Frijoles refritos (or “refried beans” in English) are a staple of Tex-Mex cuisine. The beans are cooked and mashed in hot oil.
(Oxford English Dictionary)
trans. To fry again. So refried ppl. a., esp. in refried beans (U.S.) [Sp. frijoles refritos], a dish consisting of pinto beans boiled and fried in advance and refried when required; also fig.
1957 House Beautiful Sept. 126/2 Main course is a barbecue, Yucatan fashion, accompanied by refried beans.
1960 N.Y. Times Mag. 1 May 72/1 The sales of such canned items as tortillas, refried beans and green chilies..have shown marked increases in recent months.
The Tex-Mex Cookbook
by Robb Walsh
New York, NY: Broadway Books
Frijoles refritos, cooked beans mashed in hot oil, is the most common preparation in Tex-Mex cooking. Though generally translated as “refried beans,” some argue “well-fried beans” is a more accurate translation.
Frijoles means “beans” in Spanish. The most common variety on Tex-Mex tables is the pinto bean. Pinto means “painted” in Spanish, a reference to their dappled coloring. The modern pinto bean is a hybrid related to the anasazi bean cultivated by early Native Americans.
8 June 1900, San Antonio (TX) Light, pg. 2?
17 May 1903, Fort Worth (TX) Telegram, section 6, pg. 8:
Now, the frijoles must first be boiled until done thoroughly; then they are fried in hot lard until perfectly dry, and are called refritos.
9 December 1920, Nashua (Iowa) Reporter, pg. 19?
“I trust you rested well last night, Mother Jenks, and that no evil dreams were born of your midnight repast of frijoles refritos, marmelade, and arf-an’-arf.”
12 December 1937, Dallas (TX) Morning News, “Food and Drink in Mexico,” section 5, pg. 4:
A steaming dish of frijoles, beans, will now appear from the kitchen, these either cooked into a soft consistency or refritos, double fried.
6 October 1945, Port Arthur (TX) News, pg. 3 ad:
Taco, Tostado, Enchilada,
Mexican Rice, Frijoles
Refritos, and En Salada
27 February 1948, Austin (TX) Statesman, pg. 5 ad:
Del’s Hot Tamales and Tortillas
2313 So. Congress
13 November 1948, Dallas (TX) Morning News, “Texas Newspaperman Writes of Texas Life,” section 2, pg. 2:
With the utmost care for detail and the sureness of one who knows his subject, Donoghue describes quarter-horse races, the rodeo, Spanish missions, the pride of a cowboy riding a fine pony, the taste of tequila and refried beans, and the engaging informality of a small town.
30 January 1950, Dallas (TX) Morning News, part II, pg. 1:
FRIJOLES REFRITOS (FRIED BEANS)
Mash up 1/2 pound cooked beans and combine them with 1/2 cup liquid from the beans. Get 4 tablespoons pork lard sizzling hot and fry the beans until they are so thick they can be formed into a roll.
23 June 1950, Oakland (CA) Tribune, pg. 24A:
For frijoles refritos, drain off the liquid and mash beans. Crumble in the cheese and saute in sufficient oil until the mixture can be rolled.
25 January 1951, Port Arthur (TX) News, pg. 26 ad:
Refried beans are a popular Mexican Border dish. A wholesome staple that will become popular in your home, too. Quickly and easily prepared. Mash GEBHARDT’S Chili Beans with a potato masher or wooden spoon. Shape into thin patties. Fry in hot fat until thoroughly heated and all fat has been absorbed. GEBHARDT’S Chili Beans are not over-seasoned, and are high in food value. Refried beans will lend balance to almost any meal as a distinctively different side dish.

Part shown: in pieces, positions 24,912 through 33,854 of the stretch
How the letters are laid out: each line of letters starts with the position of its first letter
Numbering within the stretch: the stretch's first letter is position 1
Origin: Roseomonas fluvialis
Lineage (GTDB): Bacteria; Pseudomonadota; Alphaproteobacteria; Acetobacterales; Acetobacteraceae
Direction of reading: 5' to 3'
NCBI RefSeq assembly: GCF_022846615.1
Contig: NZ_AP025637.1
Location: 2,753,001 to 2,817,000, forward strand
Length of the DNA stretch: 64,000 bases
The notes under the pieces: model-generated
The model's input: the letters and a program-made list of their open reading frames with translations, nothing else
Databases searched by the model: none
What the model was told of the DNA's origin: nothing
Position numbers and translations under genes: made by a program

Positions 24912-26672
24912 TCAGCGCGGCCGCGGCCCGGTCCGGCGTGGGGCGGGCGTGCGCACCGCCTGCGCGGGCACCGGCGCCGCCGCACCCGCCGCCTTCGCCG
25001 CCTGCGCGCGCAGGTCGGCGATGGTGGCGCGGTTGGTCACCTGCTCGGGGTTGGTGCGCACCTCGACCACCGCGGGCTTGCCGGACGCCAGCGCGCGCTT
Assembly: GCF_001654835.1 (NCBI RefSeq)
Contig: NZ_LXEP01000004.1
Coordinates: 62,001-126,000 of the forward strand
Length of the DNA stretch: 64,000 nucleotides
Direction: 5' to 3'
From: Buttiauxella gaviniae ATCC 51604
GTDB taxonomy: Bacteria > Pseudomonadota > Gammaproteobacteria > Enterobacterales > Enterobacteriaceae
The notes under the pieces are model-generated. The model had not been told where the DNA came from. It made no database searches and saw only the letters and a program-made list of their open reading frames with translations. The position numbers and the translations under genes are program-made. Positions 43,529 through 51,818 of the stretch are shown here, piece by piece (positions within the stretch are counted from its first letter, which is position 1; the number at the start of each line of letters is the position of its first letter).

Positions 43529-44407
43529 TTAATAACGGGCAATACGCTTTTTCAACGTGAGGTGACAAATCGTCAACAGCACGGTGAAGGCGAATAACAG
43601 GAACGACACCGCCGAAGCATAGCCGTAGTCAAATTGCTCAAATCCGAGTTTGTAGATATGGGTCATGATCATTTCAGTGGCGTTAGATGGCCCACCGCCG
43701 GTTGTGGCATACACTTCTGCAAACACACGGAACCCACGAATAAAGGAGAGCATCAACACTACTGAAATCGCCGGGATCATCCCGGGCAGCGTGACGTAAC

1 November 1962, Dallas (TX) Morning News, “Frijoles and Frijoles Refritos Popular Fare,” section 5, pg. 12:
FRIJOLES AND FRIJOLES REFRITOS
2 cups red or pinto beans
6 cups water
Salt to taste, about 2 teaspoons
1/2 cup lard of bacon drippings
Wash beans, place in a heavy sauce pot or Dutch oven. Add the water. Bring to boiling point rapidly, boil two minutes. Remove from heat. Cover and allow to stand one hour. Or soak in measured amount of water overnight. To cook, add 2 tablespoons butter or drippings to beans and soaking water to keep down foaming, add 2 teaspoons salt. Bring to a boiling point, reduce heat to simmer. Cover and cook until very tender, about two hours, and until liquid is of gravy consistency. Stir occasionally but gently to keep from sticking to the pot.
At this stage you have “Frijoles de la Olla” or “Boiled Beans from the Pot”—Mighty good eating as is. Good served in soup plates with Chile con Carne atop or stirred in, or topped with little green onions cut in rings and diced or thin-sliced Monterey Jack or other mild cheese.
But on to the Fried Beans. There are two ways to proceed. One is to put half the lard or bacon drippings (which do give a good flavor) in a heavy frying pan, and melt it. Add a portion of the hot cooked beans, mashing them with a wooden spoon or fork, adding some of the bean liquor. Continue until all the beans are used. Or all the beans may be mashed using a potato masher, put in the skilet and then fried, starting with half the fat, adding more when fat seems to be absorbed. Turn the beans carefully, cooking until the desired thickness.
Watch so that the beans do not burn but a bit of browning improves the taste and flavor in some folk’s opinion. Serve hot. Note: these beans may be frozen, mighty handy to have on hand in the freezer.
Heat fat in heavy frying pan, add mashed and fried beans. Cook until beans are heated through, lifting and turning with a pancake turner. Cubed cheese of melting quality may be added to hot beans. Let cheese melt. Serve at once. You may like to serve the plain Refried Beans with lightly salted thick dairy-sour cream or with sour cream to which has been added chipped drained green chiles. Or serve with Chile con Carne.
Texas (Lone Star State Dictionary) • (0) Comments • Thursday, December 07, 2006 • Permalink